6 March 1869

Dmitri Mendeleev presents the first periodic table to the Russian Chemical Society.

Mendeleev’s most significant contribution to science was the periodic table, which he first presented in 1869. At the time, scientists had identified many different chemical elements but struggled to organize them in a meaningful way. Mendeleev proposed a system where the elements were arranged based on their atomic weights and chemical properties.

The key insight of Mendeleev’s periodic table was its periodicity — the recurring pattern of properties as one moves across the rows (periods) and down the columns (groups) of the table. He left gaps in his table for elements that were yet to be discovered, predicting their properties based on the elements surrounding the gaps. This bold move demonstrated the predictive power of his periodic table.

Mendeleev’s periodic table was initially organized by atomic weight, but it was later refined to reflect the modern understanding of atomic structure, which is based on the number of protons in the nucleus (atomic number). Despite this change, Mendeleev’s basic organizational principles remain central to the periodic table used today.

The periodic table has become one of the most important tools in chemistry, providing a systematic way to understand the properties and behavior of elements. It has also been expanded and refined over time as new elements have been discovered and our understanding of atomic structure has advanced.

Mendeleev’s work was groundbreaking not only for its scientific importance but also for its impact on the development of chemistry as a discipline. His periodic table provided a framework for organizing chemical knowledge and laid the groundwork for countless discoveries and advancements in the field. Mendeleev’s contributions to science earned him widespread recognition, and he is regarded as one of the greatest chemists in history.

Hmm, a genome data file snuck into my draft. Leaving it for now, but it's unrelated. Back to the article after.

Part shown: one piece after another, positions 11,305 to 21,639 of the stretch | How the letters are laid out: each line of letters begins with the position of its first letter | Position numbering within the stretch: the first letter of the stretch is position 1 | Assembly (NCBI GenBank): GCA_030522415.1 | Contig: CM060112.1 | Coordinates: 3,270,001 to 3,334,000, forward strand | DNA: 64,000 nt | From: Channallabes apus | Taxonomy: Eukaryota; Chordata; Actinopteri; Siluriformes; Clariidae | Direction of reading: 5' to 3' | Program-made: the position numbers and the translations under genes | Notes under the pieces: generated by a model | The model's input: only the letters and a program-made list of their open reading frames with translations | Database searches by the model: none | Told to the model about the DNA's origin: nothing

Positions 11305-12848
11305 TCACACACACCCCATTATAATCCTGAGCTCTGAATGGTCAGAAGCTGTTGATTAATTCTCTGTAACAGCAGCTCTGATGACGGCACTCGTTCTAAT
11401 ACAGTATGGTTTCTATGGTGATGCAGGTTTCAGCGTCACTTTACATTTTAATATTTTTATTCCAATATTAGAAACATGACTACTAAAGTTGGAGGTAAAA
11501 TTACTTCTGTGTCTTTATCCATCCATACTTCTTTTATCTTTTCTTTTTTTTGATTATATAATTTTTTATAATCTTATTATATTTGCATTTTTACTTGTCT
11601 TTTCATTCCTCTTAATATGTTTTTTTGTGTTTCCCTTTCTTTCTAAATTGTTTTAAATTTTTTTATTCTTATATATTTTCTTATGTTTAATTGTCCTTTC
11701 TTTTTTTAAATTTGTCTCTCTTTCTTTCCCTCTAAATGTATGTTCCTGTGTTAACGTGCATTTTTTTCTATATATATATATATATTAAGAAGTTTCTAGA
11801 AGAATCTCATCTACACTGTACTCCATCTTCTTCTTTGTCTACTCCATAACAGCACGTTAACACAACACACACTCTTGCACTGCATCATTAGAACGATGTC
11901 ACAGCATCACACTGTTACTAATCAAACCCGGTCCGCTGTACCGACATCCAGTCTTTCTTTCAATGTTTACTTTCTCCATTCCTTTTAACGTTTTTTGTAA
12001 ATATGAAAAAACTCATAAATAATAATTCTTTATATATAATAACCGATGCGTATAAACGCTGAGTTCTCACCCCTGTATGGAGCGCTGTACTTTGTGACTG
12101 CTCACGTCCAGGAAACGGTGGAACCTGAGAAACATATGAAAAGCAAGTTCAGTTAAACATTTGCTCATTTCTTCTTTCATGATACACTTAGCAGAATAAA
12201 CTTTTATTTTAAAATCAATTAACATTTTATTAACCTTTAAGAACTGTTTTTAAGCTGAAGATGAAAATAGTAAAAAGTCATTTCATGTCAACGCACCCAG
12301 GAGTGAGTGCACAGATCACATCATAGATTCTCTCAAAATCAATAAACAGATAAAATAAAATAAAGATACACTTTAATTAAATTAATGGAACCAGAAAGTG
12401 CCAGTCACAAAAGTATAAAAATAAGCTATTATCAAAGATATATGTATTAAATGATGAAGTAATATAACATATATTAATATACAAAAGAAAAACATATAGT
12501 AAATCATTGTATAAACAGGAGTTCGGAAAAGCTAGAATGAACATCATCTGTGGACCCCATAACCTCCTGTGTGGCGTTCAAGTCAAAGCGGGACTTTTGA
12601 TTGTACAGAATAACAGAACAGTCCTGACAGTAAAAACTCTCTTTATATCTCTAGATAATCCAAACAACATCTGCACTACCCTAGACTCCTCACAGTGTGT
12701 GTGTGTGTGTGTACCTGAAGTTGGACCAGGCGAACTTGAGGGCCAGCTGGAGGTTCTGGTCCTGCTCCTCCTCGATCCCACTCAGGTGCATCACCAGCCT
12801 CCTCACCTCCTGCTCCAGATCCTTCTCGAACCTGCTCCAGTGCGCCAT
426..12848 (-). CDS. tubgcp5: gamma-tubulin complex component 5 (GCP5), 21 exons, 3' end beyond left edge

4 May 1869

The Naval Battle of Hakodate is fought in Japan.

The Naval Battle of Hakodate was a decisive battle fought between the naval forces of the newly-formed Meiji government of Japan and the remaining forces of the Tokugawa shogunate and their allies in the northern city of Hakodate, Hokkaido in Japan.

The battle took place from late 1868 to mid-1869, during the Boshin War, a civil war fought between the forces of the shogunate and those of the imperial court. The shogunate had retreated to Hokkaido and established the short-lived Ezo Republic in an effort to continue their fight against the imperial forces.

The Meiji government, determined to crush the last remnants of resistance, dispatched a fleet of ships led by Admiral Enomoto Takeaki to attack the rebel stronghold in Hakodate. The rebel forces, including former samurai and other loyalists, put up a fierce resistance, but were eventually defeated by the superior firepower and tactics of the imperial navy.

The battle ended with the surrender of the rebel forces and the capture of their leaders. The victory paved the way for the complete consolidation of imperial power and the establishment of the modern Japanese state under the Meiji government.